Before installing Java, check first your operating system architecture to see if it's 32-bit or 64-bit. To do this open up a terminal and enter the following command:
The bit version of your operating system architecture will display whether it is 32-bit or 64-bit.
Then, download the Oracle Java JDK for Linux. Make sure you select the correct compressed binaries for your system architecture 32-bit or 64-bit (which end in tar.gz). You mustn't forget that 64-bit Java binaries do not work on 32-bit Linux operating systems, you will receive multiple system error messages, if you attempt to install 64-bit Java on 32-bit Ubuntu.
Copy the Java binaries into the /usr/local/java directory. In most cases, they are downloaded to: /home/"your_user_name"/Downloads.
Then, to install them, and assuming you're running on a 32-bit platform, run the following commands, one at a time:
After that, run the following command on the downloaded Oracle Java tar.gz files:
sudo -s cp -r jdk-7u15-linux-i586.tar.gz /usr/local/java
Unpack the compressed binaries, in the directory /usr/local/java
sudo -s chmod a+x jdk-7u15-linux-i586.tar.gz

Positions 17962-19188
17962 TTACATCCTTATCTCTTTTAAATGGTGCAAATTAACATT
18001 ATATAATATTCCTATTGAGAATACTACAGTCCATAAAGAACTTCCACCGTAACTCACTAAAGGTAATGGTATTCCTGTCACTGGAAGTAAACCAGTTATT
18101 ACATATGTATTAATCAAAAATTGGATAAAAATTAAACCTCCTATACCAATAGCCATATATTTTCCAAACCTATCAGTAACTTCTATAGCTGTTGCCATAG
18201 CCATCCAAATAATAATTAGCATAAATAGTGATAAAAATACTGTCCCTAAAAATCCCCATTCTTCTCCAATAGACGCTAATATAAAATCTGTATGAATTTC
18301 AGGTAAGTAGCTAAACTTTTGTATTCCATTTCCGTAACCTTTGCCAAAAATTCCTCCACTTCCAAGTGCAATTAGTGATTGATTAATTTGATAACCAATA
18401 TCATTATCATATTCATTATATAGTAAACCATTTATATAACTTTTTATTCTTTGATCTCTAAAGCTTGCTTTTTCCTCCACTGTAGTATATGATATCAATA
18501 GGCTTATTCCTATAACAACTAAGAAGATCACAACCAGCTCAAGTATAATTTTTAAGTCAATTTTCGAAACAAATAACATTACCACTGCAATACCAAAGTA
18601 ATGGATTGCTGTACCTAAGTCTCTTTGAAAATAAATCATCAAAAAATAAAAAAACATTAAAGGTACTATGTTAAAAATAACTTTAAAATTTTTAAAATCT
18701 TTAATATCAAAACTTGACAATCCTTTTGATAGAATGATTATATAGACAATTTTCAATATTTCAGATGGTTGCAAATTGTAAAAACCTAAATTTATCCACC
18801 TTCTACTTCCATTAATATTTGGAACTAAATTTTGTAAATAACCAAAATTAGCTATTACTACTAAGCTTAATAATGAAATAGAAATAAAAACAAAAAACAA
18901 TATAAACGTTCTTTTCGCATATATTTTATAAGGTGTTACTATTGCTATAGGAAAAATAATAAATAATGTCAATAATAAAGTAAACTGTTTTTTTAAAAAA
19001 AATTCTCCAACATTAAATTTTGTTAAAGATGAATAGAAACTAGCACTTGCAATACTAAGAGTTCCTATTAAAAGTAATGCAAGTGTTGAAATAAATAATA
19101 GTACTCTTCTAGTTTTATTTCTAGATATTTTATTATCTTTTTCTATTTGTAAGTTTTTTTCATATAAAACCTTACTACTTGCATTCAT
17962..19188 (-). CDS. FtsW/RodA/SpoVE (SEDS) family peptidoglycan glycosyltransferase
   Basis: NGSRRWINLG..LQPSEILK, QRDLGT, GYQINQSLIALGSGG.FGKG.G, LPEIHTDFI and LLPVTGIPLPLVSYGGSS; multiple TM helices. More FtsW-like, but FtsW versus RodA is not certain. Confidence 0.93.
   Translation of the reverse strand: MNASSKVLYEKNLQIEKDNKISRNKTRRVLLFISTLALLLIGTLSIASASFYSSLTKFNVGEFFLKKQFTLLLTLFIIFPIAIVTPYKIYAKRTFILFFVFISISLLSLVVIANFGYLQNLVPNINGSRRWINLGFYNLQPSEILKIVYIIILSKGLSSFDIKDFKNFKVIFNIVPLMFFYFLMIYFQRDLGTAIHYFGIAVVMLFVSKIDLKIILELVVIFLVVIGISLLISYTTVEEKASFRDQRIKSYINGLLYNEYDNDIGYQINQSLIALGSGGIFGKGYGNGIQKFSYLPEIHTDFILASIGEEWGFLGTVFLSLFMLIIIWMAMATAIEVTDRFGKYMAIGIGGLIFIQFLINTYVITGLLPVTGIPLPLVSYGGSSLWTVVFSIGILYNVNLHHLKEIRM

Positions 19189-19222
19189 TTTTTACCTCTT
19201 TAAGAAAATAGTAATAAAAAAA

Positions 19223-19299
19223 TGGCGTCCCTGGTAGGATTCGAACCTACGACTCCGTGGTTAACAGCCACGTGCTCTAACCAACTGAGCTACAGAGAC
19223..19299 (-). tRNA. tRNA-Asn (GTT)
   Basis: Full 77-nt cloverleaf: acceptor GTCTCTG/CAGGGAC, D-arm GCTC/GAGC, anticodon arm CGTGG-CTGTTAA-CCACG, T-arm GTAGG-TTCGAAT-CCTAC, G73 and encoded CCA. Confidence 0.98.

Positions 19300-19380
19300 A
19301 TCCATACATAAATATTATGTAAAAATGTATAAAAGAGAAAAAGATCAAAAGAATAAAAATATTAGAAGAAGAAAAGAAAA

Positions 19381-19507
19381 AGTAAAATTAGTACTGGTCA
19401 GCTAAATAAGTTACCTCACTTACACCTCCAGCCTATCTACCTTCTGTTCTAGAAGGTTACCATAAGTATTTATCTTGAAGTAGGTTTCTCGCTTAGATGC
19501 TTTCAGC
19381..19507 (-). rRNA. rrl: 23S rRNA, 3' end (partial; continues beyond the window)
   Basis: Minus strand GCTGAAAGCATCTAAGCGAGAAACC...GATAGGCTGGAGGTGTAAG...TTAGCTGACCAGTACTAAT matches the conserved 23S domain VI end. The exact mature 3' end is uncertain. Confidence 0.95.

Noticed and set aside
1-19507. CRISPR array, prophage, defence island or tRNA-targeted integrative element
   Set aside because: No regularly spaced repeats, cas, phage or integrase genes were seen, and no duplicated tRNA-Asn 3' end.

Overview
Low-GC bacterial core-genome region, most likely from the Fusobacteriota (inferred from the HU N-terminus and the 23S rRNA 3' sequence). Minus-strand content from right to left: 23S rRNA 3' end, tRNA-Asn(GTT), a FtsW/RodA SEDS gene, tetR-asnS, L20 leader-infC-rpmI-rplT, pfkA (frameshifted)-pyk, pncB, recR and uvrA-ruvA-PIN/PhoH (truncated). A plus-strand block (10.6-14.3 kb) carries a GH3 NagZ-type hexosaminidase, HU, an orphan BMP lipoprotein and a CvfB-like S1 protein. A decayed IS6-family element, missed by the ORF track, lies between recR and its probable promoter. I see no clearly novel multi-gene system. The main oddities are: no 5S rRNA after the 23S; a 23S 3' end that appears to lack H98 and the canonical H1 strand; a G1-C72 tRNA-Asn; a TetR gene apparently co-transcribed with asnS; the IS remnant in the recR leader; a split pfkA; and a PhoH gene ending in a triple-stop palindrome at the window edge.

Edit your system path file /etc/profile and add the following system variables to your system path. Use geany, nano, gedit or any other text editor as root, to open up /etc/profile.
sudo -s tar xvzf jdk-7u15-linux-i586.tar.gz
Once the file is open, scroll down to the end of it and add the following lines to the end of your /etc/profile file:
gksudo geany /etc/profile
Save the /etc/profile file and exit.
Now, you'll have to let your system know where your Java JDK/JRE is located:
Define your system's default Java:
sudo update-alternatives --install "/usr/bin/java" "java" "/usr/local/java/jdk1.7.0_15/bin/java" 1
sudo update-alternatives --install "/usr/bin/javac" "javac" "/usr/local/java/jdk1.7.0_15/bin/javac" 1
sudo update-alternatives --install "/usr/bin/javaws" "javaws" "/usr/local/java/jdk1.7.0_15/bin/javaws" 1
Finally, reload your system wide path /etc/profile by typing the following command:
sudo update-alternatives --set java /usr/local/java/jdk1.7.0_15/bin/java
sudo update-alternatives --set javac /usr/local/java/jdk1.7.0_15/bin/javac
sudo update-alternatives --set javaws /usr/local/java/jdk1.7.0_15/bin/javaws
Note that just after the reboot of your system /etc/profile will reload.
You compile and run your java programs at a terminal window, just like you would at a command-prompt window in Windows. The commands are exactly the same.